SAN FRANCISCO — Tens of thousands of people walked down Market Street in San Francisco, chanting, "We are the pro-life generation" in the 11th annual Walk for Life West Coast, the largest pro-life demonstration not only on the West Coast but in the western United States.

Second only in size to the March for Life in Washington, the Jan. 24 pro-life rally at Civic Center and 1.8-mile walk down Market Street to Justin Herman Plaza drew more than 50,000 people and slowed traffic throughout the downtown area for several hours, meriting traffic alerts on local radio stations.

"There is a war on women, but we are not declaring war, we have come to set women free!" said Walk for Life rally speaker Joy Pinto.

"The civil rights movement of this present age is the pro-life movement and we are nearing our victory and we cannot compromise," said another speaker, the Rev. Clenard Childress Jr., founder of and a Baptist minister in Montclair, New Jersey.

The Walk for Life is held on the Saturday closest to the anniversary of the Jan. 22, 1973, the U.S. Supreme Court's Roe v. Wade decision legalizing abortion.

Many began the day at St. Mary's Cathedral for the 9:30 a.m. Walk for Life Mass where San Francisco Archbishop Salvatore J. Cordileone told the standing-room-only crowd of nearly 5,000: " Our goal is not a legal one nor is it a political one. Our goal is a spiritual one: to build a culture of life."

"My young people, you are the pro-life generation," Archbishop Cordileone said, noting that once again a majority of those present were young, adding, "Let us be clear. Our ideology is pro-life and pro-woman. The two go together."

Archbishop Carlo Maria Vigano, the apostolic nuncio to the United States, told the tens of thousands gathered at the Civic Center, "Your presence here at the Walk for Life West Coast is a very powerful sign of your faith."

"It is possible the only one without freedom of speech is the unborn," Archbishop Vigano said, saying that under Roe those in the womb "have no right to see the light."

Archbishop Vigano read "warm greetings and closeness in prayer" from Pope Francis to the crowd at Civic Center. The Vatican message of support concluded: "For truly as the theme of this year's walk makes clear, life is the choice and the protection of this fundamental human right together with the firm rejection of all violations of human dignity are essential conditions of the building of a just and inclusive society."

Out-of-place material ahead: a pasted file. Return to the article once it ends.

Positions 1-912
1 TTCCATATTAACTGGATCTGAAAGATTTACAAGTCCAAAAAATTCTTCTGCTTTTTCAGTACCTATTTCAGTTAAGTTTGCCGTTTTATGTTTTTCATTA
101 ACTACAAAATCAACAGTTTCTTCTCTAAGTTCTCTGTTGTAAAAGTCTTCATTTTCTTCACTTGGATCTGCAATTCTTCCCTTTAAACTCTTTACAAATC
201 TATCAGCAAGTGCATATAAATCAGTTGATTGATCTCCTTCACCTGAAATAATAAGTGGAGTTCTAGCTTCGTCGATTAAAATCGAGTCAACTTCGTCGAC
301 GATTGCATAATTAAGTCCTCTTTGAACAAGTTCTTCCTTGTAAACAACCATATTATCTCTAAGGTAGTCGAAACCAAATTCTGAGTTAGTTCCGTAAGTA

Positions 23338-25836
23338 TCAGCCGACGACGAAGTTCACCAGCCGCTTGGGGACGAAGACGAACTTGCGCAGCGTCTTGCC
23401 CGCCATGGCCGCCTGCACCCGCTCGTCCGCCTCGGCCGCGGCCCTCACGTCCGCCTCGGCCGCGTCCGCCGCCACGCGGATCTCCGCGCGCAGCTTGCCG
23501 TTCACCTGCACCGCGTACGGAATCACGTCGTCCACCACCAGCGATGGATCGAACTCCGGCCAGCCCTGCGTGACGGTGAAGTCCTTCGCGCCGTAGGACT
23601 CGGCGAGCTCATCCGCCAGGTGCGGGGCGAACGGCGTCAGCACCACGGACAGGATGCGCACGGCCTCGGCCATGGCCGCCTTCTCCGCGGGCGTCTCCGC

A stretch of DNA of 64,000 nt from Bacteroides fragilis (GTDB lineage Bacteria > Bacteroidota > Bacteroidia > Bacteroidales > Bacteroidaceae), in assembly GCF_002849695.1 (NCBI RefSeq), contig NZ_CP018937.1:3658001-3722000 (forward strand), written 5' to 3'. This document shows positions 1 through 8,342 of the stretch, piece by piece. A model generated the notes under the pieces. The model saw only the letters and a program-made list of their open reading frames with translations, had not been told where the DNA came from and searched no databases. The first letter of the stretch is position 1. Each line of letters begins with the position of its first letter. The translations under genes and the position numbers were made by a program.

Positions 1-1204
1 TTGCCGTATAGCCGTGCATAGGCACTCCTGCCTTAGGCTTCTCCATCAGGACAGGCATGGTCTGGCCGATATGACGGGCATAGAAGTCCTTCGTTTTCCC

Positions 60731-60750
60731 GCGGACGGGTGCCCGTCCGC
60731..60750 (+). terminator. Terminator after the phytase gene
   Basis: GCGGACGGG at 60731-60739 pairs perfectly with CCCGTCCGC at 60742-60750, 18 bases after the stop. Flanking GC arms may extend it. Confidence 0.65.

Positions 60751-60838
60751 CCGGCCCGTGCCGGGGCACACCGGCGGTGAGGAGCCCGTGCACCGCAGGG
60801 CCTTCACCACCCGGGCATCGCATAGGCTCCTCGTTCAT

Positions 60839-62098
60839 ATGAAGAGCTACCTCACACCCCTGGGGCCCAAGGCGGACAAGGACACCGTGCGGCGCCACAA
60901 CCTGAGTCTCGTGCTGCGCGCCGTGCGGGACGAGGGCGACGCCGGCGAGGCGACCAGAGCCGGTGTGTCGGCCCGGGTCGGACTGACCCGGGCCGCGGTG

"We come because we want to end abortion and we think abortion is a tragedy that affects everyone," said Margaret Koehler, a mechanical engineering major, who spoke for the 20 Stanford University pro-Life students at Civic Center.

"And we think by demonstrating today we can help to open people's hearts and minds to stop abortion," she told Catholic San Francisco, the archdiocesan newspaper.

In addition to Childress and Pinto, speakers included Julia Holcomb, who told the story of her abortion during a relationship she had as a teenager with Aerosmith lead singer Steven Tyler, and Rebekah Buell, who shared how a new technique allowed her to save her unborn baby even after taking the first RU-486 pill.

The RU-486 chemical abortion procedure is a two-day regimen used to terminate early pregnancies by blocking the hormone progesterone needed to sustain a pregnancy. A recently developed medical protocol has been able to save more than half of babies whose mothers had been administered the first pill used in the regimen and received the reversal therapy.

Pinto and her husband, Jim, are hosts of Eternal Word Television Network shows and work with Her Choice Birmingham Women's Center in Alabama.

Among those rallying for life were 60 students from Wyoming Catholic College in Lander, in the Cheyenne Diocese, who were clad in blue shirts emblazoned with a cowboy boot and the motto "Cowboys for Life"; 120 students from Thomas Aquinas College in Santa Paula, California; thousands of high school students from throughout Northern California; and members of numerous Bay Area and California Catholic, Orthodox, Anglican and other denominations.

The Walk for Life West Coast was founded in 2005 by a group of Bay Area residents with the mission of changing the perception that abortion is the answer.